Protecting Your Home Against Wildlife
It is always exciting to spot wildlife outside in its natural environment. The moment they cross the threshold between their outdoor environment and our homes, however, it’s easy to get into trouble.
Keeping wild animals out of your home is always best for both you and the animal. Though wildlife burrows its way into many indoor spaces for shelter and food, your home will never be a sustainable place for them to build a nest and set up shop for the winter. And most importantly, a wild animal can cause extreme damage to a house, leading to structural issues and putting your family at risk of harm.
It is not always possible to remove wildlife from your home without a professional. Animals can carry disease, bacteria, and parasites, and have the ability to inflict powerful harm. Even if you do safely remove them, animals often find them way right back into your space.
We’ll explore the common wild members of the animal family that make their way into homes and the importance of a swift and safe removal by a professional.
Common Wildlife Found in Homes
If you hear the familiar tread of animal footsteps in your walls or in your attic, you could have a common wildlife intruder. Everything from squirrels to skunks seek shelter indoors to build nests or protect themselves from extreme weather.
As much as we want to provide a safe space for animals, it is never ideal for them to stay in your home. As is the case with all wildlife, they can also die once inside your home, leading to strong, harmful odors in your walls or attic. Here are some common wildlife pests as well as the damage they bring with them.
Squirrels and Chipmunks
These common rodents can be found throughout the US, particularly five main species:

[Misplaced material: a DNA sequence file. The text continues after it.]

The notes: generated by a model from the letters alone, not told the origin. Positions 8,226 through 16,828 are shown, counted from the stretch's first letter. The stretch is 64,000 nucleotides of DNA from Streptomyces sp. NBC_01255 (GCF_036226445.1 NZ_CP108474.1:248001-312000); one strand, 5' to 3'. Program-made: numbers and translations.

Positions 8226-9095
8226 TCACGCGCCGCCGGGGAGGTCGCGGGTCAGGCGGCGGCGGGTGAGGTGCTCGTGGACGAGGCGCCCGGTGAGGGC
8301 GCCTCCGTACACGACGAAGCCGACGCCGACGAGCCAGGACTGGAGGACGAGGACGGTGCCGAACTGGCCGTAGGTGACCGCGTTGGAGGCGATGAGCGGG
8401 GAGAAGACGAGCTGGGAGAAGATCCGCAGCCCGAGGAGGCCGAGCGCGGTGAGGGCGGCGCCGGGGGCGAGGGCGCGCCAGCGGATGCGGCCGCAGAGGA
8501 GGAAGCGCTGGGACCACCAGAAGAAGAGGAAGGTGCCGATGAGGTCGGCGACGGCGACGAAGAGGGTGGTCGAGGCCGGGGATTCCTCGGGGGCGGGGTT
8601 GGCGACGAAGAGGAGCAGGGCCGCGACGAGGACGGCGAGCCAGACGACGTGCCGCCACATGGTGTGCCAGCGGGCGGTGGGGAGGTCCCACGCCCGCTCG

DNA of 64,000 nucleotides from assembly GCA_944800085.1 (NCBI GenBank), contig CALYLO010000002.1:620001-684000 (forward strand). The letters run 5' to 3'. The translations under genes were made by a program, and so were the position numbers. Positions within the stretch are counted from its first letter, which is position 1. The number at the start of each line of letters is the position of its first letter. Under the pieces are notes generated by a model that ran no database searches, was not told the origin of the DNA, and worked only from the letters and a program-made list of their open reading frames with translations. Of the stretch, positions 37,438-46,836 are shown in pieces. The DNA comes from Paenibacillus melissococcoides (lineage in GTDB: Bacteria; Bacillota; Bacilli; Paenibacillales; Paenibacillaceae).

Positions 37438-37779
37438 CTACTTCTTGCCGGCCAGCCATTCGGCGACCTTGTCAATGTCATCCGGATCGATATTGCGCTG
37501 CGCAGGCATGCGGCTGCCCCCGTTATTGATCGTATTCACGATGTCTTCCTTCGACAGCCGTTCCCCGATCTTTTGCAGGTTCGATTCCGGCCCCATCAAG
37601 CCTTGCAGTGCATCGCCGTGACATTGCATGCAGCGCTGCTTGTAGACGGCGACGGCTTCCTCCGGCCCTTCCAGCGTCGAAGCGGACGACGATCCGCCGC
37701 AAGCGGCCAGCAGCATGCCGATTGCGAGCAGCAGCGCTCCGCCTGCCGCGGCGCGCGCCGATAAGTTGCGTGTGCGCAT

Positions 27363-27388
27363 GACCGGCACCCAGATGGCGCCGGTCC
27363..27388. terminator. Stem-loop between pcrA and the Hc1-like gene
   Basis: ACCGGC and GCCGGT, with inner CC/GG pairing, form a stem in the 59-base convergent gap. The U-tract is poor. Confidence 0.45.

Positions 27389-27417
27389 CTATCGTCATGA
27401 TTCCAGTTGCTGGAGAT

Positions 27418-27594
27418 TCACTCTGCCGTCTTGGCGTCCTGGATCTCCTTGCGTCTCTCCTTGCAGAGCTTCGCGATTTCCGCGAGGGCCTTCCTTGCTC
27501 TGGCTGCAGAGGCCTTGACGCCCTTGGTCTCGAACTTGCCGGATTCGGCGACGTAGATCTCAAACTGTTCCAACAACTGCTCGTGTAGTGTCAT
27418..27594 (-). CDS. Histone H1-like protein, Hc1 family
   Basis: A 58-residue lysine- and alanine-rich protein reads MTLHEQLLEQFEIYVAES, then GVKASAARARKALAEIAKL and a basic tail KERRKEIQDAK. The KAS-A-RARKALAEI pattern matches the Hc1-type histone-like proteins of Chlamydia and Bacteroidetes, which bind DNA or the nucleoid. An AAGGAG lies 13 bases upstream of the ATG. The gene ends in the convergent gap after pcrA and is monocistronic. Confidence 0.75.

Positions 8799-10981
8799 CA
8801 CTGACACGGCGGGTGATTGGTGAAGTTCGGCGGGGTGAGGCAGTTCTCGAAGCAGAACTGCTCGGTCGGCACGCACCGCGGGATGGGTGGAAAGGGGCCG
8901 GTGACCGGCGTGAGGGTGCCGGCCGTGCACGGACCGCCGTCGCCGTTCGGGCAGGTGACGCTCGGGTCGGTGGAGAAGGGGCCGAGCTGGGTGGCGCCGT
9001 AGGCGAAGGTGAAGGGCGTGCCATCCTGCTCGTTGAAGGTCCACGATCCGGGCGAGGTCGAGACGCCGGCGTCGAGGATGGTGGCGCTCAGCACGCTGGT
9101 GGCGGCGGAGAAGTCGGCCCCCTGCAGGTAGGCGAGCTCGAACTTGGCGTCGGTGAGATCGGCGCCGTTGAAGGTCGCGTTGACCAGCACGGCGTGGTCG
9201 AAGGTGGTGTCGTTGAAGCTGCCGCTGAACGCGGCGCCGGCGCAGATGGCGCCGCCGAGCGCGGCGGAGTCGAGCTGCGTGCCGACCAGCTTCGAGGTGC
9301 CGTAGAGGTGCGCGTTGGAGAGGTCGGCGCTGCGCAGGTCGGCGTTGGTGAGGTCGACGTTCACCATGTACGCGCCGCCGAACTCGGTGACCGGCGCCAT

- Red squirrel
- Fox squirrel
- Ground squirrel
- Flying squirrel
- Gray squirrel
The majority of squirrels are both excellent climbers and burrowers, making them adept at breaking in through roods, under foundations, and even through eaves. You’ll often find squirrels in your attic after they leap from a nearby tree branch and create an opening in your shingles. Overall, you are more likely to hear squirrels in your house moving around during the day.
Once inside, squirrels can leave dangerous feces, urine, and hair throughout your home. Though they rarely carry diseases easily transferable to humans, squirrels can cause more serious damage to your home and safety. For example, they can:
- Chew through electrical wires
- Chew insulation, shingles, and siding
- Build nests inside your home, leading to an infestation
- Dig holes in your walls and under your foundation
Mice and Rats
The most common type of wildlife pest found indoors are mice and rats. Whether you live in the countryside or the middle of a big city, these resilient creatures can find their way indoors through small spaces.
Both mice and rats are typically attracted by open food in your home or unsecured garbage in your home or yard.
Rats and mice are also known to carry disease in their hair, urine, and feces, and can bite humans on rare occasions. Though it is not common to contract disease from rodents in the US, it is still considered a health risk to have them in your home.
Additionally, mice and rats can:
- Expose and damage electrical wires
- Burrow and chew holes throughout your home
- Leave feces and urine in your living space
- Build nests and reproduce indoors
Primarily found throughout the northern regions of the US, raccoons are shockingly intelligent creatures. Not only can they burrow into your home like small rodents, but they have also been known to break in through vents, attics, and garages. Raccoons are nocturnal, so you will most likely hear them more at night.
Raccoons are also excellent garbage scavengers, so homeowners in raccoon-prone areas are often encouraged to purchase animal-proof cans.
Some of the common threats of raccoons in your home include:
- Spreading parasitic feces